Among sci-fi fans the age old debate of which is better Ridley Scott’s Alien or Cameron’s Aliens is set to continue, with Prometheus – the latest offering from Scott – unlikely to dent either classic.
Alien is regarded as the more tense and atmospheric of the two with the alien design by H.R. Giger resulting in one of the most iconic creatures ever created for film. Cameron does what he does best, action, and Aliens is a no holes barred action extravaganza, taking the elements that Scott had in place and cranking them up to eleven. David Fincher took over the baton for Aliens 3 managing to make a film out of the production nightmare surrounding it but his film was seen as the weakest link until number four, 1997’s Alien: Resurrection, came along. We won’t even mention the Alien v Predator nonsense. So when word began circulating that Scott was going to direct a new Alien picture the movie world went a tiny bit ape-shit.
Rumours began at once with the general consensus being the film would focus on the giant space jockey alien that the crew came across in the first film. Scott was quick to come out and maintain the piece would be concerned with the alien world but would not necessarily be a prequel to the first movie. Hype levels were through the roof with the intense advertising campaign involving a fake TED lecture and an advertisement to purchase David (Michael Fassbender) the 8th generation android from Weyland industries whipping fans into a frenzy.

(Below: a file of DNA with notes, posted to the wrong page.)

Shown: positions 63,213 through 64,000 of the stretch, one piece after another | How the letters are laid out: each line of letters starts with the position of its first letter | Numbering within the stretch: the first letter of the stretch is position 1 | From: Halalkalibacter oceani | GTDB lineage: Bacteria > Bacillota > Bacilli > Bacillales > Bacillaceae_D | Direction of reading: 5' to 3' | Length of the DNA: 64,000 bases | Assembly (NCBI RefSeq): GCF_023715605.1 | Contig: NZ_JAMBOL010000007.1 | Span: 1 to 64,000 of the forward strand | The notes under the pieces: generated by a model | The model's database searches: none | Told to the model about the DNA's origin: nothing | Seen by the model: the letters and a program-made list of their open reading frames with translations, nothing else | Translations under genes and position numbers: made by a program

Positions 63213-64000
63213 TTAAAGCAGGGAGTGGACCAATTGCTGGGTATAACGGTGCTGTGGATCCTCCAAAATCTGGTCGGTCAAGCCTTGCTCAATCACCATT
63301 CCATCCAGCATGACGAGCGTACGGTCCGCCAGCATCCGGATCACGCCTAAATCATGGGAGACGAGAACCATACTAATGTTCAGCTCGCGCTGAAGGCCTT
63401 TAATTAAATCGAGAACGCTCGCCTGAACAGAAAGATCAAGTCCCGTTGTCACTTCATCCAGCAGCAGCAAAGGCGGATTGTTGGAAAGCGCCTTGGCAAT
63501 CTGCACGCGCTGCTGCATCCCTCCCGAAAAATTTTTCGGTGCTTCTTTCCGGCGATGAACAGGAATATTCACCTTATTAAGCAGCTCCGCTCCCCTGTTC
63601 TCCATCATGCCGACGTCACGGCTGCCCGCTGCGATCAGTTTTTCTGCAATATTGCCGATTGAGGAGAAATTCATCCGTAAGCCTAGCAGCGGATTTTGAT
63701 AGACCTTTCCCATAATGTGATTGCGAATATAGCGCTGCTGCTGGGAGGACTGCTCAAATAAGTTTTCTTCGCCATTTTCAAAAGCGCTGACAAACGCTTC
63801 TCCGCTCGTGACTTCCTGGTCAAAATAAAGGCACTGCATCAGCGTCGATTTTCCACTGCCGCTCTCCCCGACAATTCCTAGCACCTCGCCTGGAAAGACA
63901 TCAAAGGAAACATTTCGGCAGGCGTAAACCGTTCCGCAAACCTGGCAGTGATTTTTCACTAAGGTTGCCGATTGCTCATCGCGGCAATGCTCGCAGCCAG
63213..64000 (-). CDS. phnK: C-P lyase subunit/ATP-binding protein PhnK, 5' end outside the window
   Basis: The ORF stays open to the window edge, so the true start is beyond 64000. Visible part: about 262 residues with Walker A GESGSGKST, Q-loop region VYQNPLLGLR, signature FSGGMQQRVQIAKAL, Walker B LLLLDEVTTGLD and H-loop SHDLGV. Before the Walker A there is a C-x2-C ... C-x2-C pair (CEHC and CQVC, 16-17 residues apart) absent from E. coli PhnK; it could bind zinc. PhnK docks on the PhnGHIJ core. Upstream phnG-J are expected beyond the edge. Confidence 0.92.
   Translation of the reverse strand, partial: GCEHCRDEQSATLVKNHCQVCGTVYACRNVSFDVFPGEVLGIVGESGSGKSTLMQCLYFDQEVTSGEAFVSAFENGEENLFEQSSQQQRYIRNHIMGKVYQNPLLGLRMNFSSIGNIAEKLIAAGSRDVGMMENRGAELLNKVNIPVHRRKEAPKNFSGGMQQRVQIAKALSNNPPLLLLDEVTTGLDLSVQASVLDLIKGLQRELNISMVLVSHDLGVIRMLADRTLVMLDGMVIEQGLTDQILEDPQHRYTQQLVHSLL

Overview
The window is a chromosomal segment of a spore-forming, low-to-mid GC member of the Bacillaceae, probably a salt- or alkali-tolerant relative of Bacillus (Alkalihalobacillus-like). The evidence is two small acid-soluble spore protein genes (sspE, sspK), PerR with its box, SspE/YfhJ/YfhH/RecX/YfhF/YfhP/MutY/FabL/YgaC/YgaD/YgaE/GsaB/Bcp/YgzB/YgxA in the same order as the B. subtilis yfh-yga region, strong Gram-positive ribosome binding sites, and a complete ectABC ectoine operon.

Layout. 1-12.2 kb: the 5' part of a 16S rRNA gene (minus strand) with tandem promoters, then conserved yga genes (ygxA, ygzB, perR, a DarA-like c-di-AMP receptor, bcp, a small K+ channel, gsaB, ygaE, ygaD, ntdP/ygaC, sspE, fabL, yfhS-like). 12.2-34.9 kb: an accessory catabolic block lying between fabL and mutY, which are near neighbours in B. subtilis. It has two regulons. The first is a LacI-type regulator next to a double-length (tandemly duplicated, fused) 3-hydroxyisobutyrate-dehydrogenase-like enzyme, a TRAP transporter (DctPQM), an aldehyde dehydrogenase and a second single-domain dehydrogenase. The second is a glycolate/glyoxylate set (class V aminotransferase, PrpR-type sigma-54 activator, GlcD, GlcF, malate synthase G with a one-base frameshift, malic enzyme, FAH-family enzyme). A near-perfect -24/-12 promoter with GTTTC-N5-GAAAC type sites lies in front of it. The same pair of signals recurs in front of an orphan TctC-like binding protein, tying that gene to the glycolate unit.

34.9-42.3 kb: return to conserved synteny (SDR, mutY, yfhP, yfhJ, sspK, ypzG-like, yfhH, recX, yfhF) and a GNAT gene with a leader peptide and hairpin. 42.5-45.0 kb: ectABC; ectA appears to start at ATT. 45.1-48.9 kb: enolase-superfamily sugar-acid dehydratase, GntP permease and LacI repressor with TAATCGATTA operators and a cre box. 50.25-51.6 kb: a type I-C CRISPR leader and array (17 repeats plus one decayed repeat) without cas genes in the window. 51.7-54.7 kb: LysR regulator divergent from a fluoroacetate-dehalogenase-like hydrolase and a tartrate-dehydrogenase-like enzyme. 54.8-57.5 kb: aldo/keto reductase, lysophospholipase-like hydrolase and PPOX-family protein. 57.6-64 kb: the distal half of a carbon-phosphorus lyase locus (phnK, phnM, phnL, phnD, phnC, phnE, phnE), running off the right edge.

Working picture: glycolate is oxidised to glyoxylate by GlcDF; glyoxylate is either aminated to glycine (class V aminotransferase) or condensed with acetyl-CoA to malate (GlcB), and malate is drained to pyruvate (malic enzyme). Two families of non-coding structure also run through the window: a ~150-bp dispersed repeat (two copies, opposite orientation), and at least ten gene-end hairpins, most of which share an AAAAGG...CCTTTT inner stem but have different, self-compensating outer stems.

But enough of the back story and on with review. Prometheus unfortunately fails to come anywhere near the bar set by Scott’s first outing in ’79. It concerns Charlie (Logan Marshal-Green) and Elizabeth Shaw (Noomi Rapace), a couple of scientists searching for the origin of our creators. Having discovered wall etchings all around the world from different time periods they set off to what they hope is the location of our “engineers”. On board the spaceship Prometheus are a band of geologists, botanists and Weyland personnel with The Wire’s Idris Elba at the helm.
The Alien franchise was always about Ripley (Sigourney Weaver), a strong independent woman who can fend for herself and doesn’t need a man to come to her rescue. Here that role is split between Noomi and Charlize Theron who plays Meredith Vickers the ship’s captain. Noomi is more the caring, compassionate and idealistic half, while Theron plays the cold and calculating side ultimately only concerned with what she can gain from their mission.
Fassbender steals the show as David the android, playing it in the style of an English butler akin to Anthony Hopkins from The Remains of The Day. A poised perfectionist, he is a key role to the understanding of the film. We can ask who made us but would be horrified if the answer was simply because they could. This is the reality for David and he struggles to grasp the emotions that this stirs in his human companions.
Since John Hurt’s chest exploded in Alien, none of the sequels have come close to shock value but there is one scene here that tries its best. The new incarnations of creatures aren’t nearly as iconic as the original and you imagine that a final scene was only included to appease fanboys or those incable of putting two and two together.
A passable film in its own right but when you place it in the context of those before, it unfortunately falls short of the mark. Asking more questions than it attempts to answer and when analysed with more than a fleeting glance, the majority of them don’t hold any water.
Cameron for Prometheus 2?
USA / Directed By: Ridley Scott / Written By: Jon Spaihts, Damon Lindelof / Starring: Noomi Rapace, Logan Marshall-Green, Michael Fassbender, Charlize Theron, Idris Elba, Guy Pearce / 124min / Action, Horror, Sci-Fi / Release: 1 June 2012 (Irl/UK), 8 June 2012 (US/Canada)